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Nighttime scofflaws at Point La Jolla draw dismay from wildlife advocates

A sign along the concrete wall that lines Point La Jolla directs people away from the bluffs.
(Ashley Mackin-Solomon)

Although a ranger has been assigned to the Scripps Park area during the day to enforce the city of San Diego’s closure of Point La Jolla, some local volunteers are keeping watch for what they say is an emerging problem of illegal activity in the area after dark.

“There is quite the list of violations, especially on weekends,” said Donna Beal, who said she has been staying at Scripps Park until midnight on weekends. “City ordinances say not to drink or smoke, but you’d be hard-pressed not to find people not drinking in the park over the summer. There are drones and electric vehicles. I saw someone chasing a pelican with a drone.”

She said she also has seen people entering the bluffs of Point La Jolla despite the ongoing public closure during pupping season for the area’s sea lions, which go on land there to rest and give birth. The closure, which began last month and continues through Oct. 31, was instituted to keep people away amid reports that some visitors were harassing or even harming the marine mammals. The closure area extends to the majority of the bluffs over adjacent Boomer Beach.

A ranger or ranger aide is assigned to Point La Jolla from 10 a.m. to 6:30 p.m. daily to patrol the area to ensure that visitors adhere to the closure restrictions and other regulations.

For city of San Diego park ranger aide Gilbert Herrera, his new position at Point La Jolla is a decade in the making, giving him the opportunity to transition to a role he says is due to “perfect timing.”

“Last night, after the ranger left, people jumped the wall and got selfies,” Beal told the La Jolla Light on June 1. “The police had to be called to advise them of the regulations. There are also dogs off leash during the off hours. People are going up to the sea lions with their dogs.”

A dog and a sea lion face off in a screenshot from a video in March.
(Courtesy of Elena Tillman)

Beal said that one night recently, at 11:40, she witnessed a group of people jumping the wall with flashlights to take pictures with sea lions that were resting on land.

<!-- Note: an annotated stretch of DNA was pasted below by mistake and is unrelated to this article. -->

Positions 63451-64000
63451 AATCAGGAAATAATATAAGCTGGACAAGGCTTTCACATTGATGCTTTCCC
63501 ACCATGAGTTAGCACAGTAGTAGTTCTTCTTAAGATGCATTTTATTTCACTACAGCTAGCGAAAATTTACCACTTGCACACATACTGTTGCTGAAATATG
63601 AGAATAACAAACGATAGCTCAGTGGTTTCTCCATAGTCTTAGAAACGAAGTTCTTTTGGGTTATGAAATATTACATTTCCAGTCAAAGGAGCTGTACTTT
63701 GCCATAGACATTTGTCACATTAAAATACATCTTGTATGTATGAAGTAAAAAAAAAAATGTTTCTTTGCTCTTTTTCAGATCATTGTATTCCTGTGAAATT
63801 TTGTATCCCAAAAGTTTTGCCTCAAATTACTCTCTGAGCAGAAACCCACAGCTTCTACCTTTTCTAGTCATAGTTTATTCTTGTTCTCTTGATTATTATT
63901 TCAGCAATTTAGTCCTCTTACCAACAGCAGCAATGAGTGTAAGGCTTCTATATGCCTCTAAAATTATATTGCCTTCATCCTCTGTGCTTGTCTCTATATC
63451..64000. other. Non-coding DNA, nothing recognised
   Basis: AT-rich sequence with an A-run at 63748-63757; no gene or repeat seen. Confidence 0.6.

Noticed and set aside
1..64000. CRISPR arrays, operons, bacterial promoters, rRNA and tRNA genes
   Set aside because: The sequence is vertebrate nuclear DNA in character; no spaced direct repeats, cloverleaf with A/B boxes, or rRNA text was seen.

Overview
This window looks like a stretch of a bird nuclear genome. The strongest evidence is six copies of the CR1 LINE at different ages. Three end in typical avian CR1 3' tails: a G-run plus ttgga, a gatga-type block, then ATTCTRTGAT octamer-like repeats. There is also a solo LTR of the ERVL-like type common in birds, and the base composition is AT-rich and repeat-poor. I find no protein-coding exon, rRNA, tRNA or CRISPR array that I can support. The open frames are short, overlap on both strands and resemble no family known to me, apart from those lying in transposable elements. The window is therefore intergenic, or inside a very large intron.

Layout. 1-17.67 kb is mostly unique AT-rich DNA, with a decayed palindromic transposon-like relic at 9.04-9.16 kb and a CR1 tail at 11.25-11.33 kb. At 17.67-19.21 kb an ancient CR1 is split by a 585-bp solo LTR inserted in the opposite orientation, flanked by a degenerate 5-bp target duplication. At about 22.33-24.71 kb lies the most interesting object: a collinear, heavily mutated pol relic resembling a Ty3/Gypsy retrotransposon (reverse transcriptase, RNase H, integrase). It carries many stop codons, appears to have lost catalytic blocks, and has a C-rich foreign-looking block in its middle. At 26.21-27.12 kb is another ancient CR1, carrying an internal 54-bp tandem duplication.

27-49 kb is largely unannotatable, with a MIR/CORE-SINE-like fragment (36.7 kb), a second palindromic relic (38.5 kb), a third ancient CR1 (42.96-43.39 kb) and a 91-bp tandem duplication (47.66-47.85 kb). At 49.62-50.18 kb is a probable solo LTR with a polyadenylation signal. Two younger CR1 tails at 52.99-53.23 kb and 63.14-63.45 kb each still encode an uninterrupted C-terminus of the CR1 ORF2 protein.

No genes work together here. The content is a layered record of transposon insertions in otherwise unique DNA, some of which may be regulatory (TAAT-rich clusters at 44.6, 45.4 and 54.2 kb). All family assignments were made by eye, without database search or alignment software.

“I’m getting tired of people violating the space of the wild animals,” she said. “They are breaking the law because they want the ‘likes’ on social media. … All night long you have a stream of people with flashlights that light up the cliff. They blast light into [the sea lions’] faces.”

Fellow volunteer Angela Moini said she has gone to Scripps Park at night since 2017 and has made similar observations recently.

“I moved to San Diego because of that park,” she said. “During the nighttime, criminal activity is very bad. I’ve seen people get drunk and use drugs and chase the sea lions.”

She said she occasionally pretends to call 911. “I don’t want to bog down the police line, but I want them to think I’m calling the police.”

“They have no mercy for the species; it is all about them and their social media,” Moini said. “I grew up with animals in my house … animals are much like us, just in different packages. I see myself in them. It hurts me to see people hurt them.”

The issue of illegal activity was raised at the La Jolla Parks & Beaches board meeting May 23.

“The very first night that Point La Jolla was closed, vandals removed five signs posted across the Boomer Beach trail,” said Sierra Club Seal Society docent Ellen Shively. “The act was repeated several nights later. Other acts of defiance occurred under cover of night.”

“During the nighttime, criminal activity is very bad. I’ve seen people get drunk and use drugs and chase the sea lions.”

— Angela Moini

Docent Elena Tillman said that “given the lack of oversight and surveillance during evening hours, I witnessed numerous violations of the municipal code. … Intoxicated individuals ... consuming alcohol and/or drugs on the premises often leads to egregious harassment of the marine life. … At bare minimum, I have seen people shine flashlights directly into the eyes of the marine life when they are trying to rest.”

She added that nighttime visitors also have been seen littering, “with the trash inevitably ending up in the ocean.”

Beal said she would like to see more signs and more enforcement.

“Without any law enforcement onsite at night, none of the city ordinances are being followed,” she said. “It will bring more crime into the area when law enforcement looks the other way.”

Beal suggested that police occasionally show up between 9 and 11 p.m. to help deter rule-breakers.

“There needs to be clearer signage, and the signs are up on a light pole where people can’t see them,” she added. “Rangers also need to be posted along the path from The Cave Store to South Casa Beach at night.”

San Diego police did not respond to the Light’s request for comment, nor did representatives of the city Parks & Recreation Department. ◆